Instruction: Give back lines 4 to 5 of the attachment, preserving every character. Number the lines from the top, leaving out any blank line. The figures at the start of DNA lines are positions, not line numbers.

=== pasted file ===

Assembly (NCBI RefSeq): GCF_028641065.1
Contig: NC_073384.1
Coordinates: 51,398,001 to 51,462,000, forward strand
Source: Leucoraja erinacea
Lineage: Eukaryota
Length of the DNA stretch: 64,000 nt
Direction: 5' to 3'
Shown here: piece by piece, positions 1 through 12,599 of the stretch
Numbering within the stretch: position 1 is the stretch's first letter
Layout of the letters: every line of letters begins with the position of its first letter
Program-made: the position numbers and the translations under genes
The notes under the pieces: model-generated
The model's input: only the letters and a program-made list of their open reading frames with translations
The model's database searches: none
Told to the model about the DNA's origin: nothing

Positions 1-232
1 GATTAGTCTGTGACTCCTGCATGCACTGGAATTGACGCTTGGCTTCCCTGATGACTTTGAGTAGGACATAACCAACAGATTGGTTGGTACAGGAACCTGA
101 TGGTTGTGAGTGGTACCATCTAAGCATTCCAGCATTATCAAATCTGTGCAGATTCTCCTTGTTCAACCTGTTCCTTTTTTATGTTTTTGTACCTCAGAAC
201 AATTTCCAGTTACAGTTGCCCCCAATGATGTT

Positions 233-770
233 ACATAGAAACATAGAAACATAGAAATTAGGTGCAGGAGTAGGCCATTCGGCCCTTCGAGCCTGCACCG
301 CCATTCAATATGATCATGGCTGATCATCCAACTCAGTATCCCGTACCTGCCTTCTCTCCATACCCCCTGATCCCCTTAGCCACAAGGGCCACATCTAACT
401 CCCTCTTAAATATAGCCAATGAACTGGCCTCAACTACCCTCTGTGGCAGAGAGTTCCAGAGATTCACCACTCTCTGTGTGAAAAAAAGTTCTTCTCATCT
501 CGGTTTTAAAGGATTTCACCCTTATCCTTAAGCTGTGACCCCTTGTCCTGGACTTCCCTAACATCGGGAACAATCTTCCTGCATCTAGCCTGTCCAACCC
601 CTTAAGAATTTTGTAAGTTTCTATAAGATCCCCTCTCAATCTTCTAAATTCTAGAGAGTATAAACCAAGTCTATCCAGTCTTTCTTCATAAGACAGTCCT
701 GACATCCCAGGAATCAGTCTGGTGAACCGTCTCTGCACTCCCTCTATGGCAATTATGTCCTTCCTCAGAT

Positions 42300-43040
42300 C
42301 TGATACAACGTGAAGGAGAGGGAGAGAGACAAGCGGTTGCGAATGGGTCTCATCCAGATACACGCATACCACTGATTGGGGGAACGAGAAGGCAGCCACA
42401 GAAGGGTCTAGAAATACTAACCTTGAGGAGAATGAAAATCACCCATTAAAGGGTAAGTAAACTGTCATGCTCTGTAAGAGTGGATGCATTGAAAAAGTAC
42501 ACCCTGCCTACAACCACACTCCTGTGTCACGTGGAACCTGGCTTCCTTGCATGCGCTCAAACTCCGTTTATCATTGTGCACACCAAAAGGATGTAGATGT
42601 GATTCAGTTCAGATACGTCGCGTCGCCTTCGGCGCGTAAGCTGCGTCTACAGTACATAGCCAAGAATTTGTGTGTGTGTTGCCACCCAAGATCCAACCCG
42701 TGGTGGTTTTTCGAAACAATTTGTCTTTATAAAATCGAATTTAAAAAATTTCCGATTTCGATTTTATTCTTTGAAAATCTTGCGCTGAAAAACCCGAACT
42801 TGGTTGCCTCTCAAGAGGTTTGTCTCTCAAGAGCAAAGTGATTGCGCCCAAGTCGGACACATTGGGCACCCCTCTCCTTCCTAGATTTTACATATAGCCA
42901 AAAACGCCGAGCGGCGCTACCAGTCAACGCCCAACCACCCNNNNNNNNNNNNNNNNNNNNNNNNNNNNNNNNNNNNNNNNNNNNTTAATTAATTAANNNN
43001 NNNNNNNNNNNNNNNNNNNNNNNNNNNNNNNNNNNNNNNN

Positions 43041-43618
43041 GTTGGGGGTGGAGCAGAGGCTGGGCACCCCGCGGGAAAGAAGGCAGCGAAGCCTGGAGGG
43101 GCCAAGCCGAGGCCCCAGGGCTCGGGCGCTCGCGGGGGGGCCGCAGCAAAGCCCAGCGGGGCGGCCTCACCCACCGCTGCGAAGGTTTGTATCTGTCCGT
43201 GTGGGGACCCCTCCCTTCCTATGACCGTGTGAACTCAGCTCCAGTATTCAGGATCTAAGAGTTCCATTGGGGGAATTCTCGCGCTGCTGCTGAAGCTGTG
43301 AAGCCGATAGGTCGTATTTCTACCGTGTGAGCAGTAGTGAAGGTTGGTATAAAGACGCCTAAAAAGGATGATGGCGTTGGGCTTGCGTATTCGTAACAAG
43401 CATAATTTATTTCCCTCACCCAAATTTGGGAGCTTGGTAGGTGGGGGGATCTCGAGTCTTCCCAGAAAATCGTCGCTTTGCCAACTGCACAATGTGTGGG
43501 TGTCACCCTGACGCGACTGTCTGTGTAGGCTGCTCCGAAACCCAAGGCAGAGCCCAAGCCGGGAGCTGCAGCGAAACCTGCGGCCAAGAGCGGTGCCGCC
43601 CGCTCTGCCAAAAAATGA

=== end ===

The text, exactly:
Source: Leucoraja erinacea
Lineage: Eukaryota